A survey of Crimean-Congo haemorrhagic fever in livestock and ticks in Ardabil Province, Iran during 2004-2005
Seyed Mojtaba Ghiasi
Mohammad Reza Eshraghian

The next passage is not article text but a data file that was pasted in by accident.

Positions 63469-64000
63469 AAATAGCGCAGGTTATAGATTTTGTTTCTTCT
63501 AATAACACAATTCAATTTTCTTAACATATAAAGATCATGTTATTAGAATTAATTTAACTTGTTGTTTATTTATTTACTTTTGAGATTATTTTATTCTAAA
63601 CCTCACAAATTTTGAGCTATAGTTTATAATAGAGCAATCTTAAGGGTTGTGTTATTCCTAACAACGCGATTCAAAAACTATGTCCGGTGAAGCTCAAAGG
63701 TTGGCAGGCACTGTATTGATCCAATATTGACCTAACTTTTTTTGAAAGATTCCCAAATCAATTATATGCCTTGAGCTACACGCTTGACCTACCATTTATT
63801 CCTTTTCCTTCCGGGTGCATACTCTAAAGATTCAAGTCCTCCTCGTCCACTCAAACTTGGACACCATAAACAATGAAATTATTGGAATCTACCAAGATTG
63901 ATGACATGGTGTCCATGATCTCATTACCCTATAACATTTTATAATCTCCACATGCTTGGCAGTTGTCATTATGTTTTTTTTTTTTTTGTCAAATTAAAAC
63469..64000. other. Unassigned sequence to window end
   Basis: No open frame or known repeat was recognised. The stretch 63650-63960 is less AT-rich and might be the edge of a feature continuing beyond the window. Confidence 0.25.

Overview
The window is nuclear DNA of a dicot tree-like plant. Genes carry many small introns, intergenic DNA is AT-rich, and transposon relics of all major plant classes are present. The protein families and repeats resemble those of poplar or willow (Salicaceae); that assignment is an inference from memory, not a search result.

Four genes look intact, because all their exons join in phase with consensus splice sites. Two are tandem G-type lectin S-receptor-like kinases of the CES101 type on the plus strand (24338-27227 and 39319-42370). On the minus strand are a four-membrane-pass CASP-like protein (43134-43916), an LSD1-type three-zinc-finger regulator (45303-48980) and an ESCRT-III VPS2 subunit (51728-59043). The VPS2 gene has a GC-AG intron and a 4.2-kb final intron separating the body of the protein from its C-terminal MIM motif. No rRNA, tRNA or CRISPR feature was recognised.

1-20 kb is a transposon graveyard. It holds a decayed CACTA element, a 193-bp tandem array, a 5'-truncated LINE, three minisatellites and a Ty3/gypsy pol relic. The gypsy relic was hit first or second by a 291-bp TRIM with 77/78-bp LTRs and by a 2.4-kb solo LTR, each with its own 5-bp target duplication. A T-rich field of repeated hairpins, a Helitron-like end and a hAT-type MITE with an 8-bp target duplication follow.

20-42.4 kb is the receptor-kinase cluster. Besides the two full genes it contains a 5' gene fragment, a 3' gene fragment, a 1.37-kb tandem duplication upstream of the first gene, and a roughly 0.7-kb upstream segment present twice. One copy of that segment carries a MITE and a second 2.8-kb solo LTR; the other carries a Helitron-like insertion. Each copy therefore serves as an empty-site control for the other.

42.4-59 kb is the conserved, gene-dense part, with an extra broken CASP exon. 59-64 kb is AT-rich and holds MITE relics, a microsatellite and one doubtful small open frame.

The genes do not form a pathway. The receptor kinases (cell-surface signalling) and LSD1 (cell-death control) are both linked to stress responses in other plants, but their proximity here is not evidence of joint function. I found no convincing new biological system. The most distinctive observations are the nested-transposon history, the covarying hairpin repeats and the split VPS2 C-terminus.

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Crimean-Congo haemorrhagic fever (CCHF) is a viral haemorrhagic fever caused by the CCHF virus. It is mainly transmitted to humans and animals by ticks. In recent y, large numbers of livestock have been transported across the border areas of Ardabil Province resulting in an outbreak of CCHF in the adjacent districts. A comprehensive study was carried out to assess the epidemiological aspects of the disease in this province. In the study area, 130 ticks were collected from randomly selected villages and classified into 9 species of hard tick and 2 species of soft tick. All ticks were analyzed for the presence of CCHF virus genome using gel-based and real-time reverse transcriptase polymerase chain reactions (RT-PCR). The results showed CCHF infection in almost 28% of ticks collectively. Also, of 56 livestock sera, around 39% were IgG-positive. The presence of anti-CCHF virus IgG antibodies and the CCHF virus genome in ticks points to a great hidden threat of an outbreak in these districts. Those in high-risk professions in this province should be informed and trained on the risk of CCHF with urgency. © 2010 Informa UK Ltd.